The day after a spirited, surreal demonstration at the strip-mall constituency office of Citizenship Minister Judy Sgro on December 1, Seyed Mahmoud Namini was ordered released after 44 days in custody at the Metro West Detention Centre. How it was that a Dutch systems administrator of Iranian descent travelling to see his fiancée ended up behind bars is an indicator of the quick reflexes but slow realizations of Canada's new security regime
When Namini landed at Pearson International Airport in late October, a pile of books he was carrying apparently alarmed Border Service agents. Namini was toting 35 copies of Parandeh Ye No Parvaz (The Bird About To Fly), which documents a 1982 uprising against the regime of the Islamic Republic of Iran.
The book is written in Farsi and features a cover showing militants dressed for battle in a jungle setting. Although officials didn't speak the language or know what the book was about, the pictures led them to believe it was terrorist material. They took Namini into custody as a security threat, seized the books and questioned him about involvement in Communist and Kurdish political groups.
"Our policy is that we would argue for detention if somebody is unlikely to appear for further examination or would pose a risk to the public or has a questionable identity," says Rejean Cantlon, a spokesperson for the Canadian Border Service Agency.
The agency spent several weeks investigating Namini's background and reviewing the book, but found nothing. After a very long month and a half of bureaucratic red tape, officials finally concluded they'd made a mistake and ordered Namini released. Why did it take so long?
"Likely the biggest issue was that the book wasn't in English," says Namini's lawyer, Andrew Brouwer. "And looking at the cover-- for someone whose job it is to weed out things associated with people with guns...."
At the admissibility hearing last week, Immigration cleared Namini of charges that he might be a security threat, including that he made a "misrepresentation" when he first arrived at the airport.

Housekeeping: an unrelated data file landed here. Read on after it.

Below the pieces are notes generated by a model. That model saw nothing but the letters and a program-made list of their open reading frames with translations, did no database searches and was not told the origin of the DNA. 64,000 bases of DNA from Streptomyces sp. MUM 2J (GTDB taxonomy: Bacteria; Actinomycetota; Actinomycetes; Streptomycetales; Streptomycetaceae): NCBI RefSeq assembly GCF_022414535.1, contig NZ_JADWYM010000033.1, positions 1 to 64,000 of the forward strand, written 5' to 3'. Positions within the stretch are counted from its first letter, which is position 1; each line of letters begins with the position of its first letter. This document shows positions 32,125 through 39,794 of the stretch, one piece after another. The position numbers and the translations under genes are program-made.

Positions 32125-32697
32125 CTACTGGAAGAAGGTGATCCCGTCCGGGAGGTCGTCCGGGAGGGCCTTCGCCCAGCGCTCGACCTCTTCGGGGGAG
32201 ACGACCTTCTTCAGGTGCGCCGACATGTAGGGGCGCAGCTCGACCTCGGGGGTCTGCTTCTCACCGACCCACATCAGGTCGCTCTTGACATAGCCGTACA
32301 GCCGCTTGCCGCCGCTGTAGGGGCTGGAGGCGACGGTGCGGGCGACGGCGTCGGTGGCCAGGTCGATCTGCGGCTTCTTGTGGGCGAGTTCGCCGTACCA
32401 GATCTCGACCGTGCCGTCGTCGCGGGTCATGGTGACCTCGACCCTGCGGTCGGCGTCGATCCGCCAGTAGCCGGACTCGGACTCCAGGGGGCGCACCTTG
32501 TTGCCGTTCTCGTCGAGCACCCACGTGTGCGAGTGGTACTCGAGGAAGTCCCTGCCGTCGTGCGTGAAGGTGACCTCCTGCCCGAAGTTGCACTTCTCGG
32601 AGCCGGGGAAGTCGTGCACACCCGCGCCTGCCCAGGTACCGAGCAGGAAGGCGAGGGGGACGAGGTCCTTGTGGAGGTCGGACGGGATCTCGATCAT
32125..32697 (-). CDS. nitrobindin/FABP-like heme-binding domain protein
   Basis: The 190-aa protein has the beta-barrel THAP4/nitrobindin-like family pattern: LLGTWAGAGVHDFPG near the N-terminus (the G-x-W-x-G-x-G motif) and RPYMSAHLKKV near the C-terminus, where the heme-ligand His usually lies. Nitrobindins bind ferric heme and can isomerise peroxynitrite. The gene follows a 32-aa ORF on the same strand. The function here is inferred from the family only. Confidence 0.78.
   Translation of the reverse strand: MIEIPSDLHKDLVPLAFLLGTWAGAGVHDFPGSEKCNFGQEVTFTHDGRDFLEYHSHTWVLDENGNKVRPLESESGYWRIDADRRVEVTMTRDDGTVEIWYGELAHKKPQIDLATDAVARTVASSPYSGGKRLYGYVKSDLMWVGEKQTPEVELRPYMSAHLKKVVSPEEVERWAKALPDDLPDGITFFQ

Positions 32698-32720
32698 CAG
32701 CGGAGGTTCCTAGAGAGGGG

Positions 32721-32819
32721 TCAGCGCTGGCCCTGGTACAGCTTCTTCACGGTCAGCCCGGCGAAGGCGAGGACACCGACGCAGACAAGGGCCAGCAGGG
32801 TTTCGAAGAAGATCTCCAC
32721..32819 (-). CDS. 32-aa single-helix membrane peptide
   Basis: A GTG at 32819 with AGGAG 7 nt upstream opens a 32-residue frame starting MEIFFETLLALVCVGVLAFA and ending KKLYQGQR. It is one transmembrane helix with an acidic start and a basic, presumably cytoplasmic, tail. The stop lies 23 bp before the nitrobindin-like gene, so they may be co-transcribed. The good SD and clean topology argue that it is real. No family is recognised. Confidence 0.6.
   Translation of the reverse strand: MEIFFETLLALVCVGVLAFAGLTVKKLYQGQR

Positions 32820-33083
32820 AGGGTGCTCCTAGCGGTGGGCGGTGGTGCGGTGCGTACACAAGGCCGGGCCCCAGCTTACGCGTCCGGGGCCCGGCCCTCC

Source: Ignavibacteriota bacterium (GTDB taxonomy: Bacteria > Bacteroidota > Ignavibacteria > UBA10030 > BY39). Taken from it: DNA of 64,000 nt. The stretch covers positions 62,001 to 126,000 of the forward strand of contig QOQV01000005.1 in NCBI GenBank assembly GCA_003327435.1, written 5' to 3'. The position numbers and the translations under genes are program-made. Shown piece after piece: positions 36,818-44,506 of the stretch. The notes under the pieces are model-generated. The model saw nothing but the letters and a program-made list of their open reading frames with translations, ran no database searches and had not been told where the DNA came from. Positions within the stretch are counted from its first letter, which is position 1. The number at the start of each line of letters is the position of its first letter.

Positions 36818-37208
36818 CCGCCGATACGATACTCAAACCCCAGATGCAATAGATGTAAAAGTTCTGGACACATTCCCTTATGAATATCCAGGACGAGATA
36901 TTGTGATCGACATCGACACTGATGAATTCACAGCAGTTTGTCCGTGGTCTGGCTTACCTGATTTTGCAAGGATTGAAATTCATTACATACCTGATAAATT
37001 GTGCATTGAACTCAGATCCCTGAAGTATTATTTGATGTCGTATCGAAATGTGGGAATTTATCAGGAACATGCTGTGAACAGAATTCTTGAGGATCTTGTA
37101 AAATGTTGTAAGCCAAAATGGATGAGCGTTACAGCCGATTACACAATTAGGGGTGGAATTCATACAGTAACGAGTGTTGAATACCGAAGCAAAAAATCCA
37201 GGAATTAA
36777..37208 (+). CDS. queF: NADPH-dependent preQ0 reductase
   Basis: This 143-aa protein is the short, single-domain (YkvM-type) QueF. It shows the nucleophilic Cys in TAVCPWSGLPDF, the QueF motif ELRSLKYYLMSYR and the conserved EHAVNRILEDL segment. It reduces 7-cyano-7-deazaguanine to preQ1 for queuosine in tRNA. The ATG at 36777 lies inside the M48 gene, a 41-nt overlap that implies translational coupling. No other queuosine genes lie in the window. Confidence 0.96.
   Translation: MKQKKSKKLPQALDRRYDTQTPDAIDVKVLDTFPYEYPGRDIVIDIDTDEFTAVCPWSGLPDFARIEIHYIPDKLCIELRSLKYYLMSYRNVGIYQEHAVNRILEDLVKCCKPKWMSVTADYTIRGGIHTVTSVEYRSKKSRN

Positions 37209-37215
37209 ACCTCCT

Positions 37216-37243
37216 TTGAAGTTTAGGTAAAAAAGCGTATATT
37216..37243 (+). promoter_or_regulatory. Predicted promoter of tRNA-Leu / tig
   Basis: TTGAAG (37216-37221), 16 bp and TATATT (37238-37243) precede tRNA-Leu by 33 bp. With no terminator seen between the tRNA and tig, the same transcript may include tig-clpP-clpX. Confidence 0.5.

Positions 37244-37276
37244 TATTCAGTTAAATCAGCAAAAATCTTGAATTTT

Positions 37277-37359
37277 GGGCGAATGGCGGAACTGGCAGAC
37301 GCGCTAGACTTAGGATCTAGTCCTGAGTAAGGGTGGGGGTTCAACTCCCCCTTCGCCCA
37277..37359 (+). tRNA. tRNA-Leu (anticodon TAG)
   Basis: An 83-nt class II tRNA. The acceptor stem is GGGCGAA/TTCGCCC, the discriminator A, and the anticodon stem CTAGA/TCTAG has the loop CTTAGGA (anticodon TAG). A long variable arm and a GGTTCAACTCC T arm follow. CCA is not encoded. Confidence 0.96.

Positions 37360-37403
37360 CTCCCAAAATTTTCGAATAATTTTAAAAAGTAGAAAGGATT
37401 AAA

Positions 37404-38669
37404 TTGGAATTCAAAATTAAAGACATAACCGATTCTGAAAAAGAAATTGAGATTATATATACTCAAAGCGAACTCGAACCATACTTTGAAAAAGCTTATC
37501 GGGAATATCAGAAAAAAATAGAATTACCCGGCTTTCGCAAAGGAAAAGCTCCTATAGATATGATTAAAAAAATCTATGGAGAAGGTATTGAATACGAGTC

"(The misrepresentation) was extremely minor," says Brouwer. "He said when asked what was the purpose of his visit Canada that it was to visit family. They pushed and asked more questions, and he ended up saying he was meeting his fiancée and planning on getting married, and they interpreted his not saying that first as a misrepresentation of his visit."
Namini's successful detention review, argued by Brouwer, comes after an intensive public campaign in which hundreds of people from across the country wrote to Sgro and Public Safety Minister Anne McLellan demanding his release.
More than 40 people, including members of Toronto Action for Social Change, demonstrated in the rain and snow in front of Sgro's office last week and held copies of the book high above their heads, as if to say, "If it's a crime for Namini to have this book, then take us as well."
One woman showed a photograph of her late husband in the book. "He was tortured to death in their prisons in Iran," she said.
The protestors offered personalized copies of the Universal Declaration Of Human Rights in English and Farsi to Sgro's office staff, who peered from behind blinds and refused to open their locked-down office, so the documents were taped to the windows.
"Detaining someone for 30 days while you assess the books (he is carrying) is completely absurd," says Brouwer. Border Services "should have better information at their disposal at the airport to better define what constitutes a security threat to Canada. A lot of people are being wrongly swept up" in the name of fighting terrorism.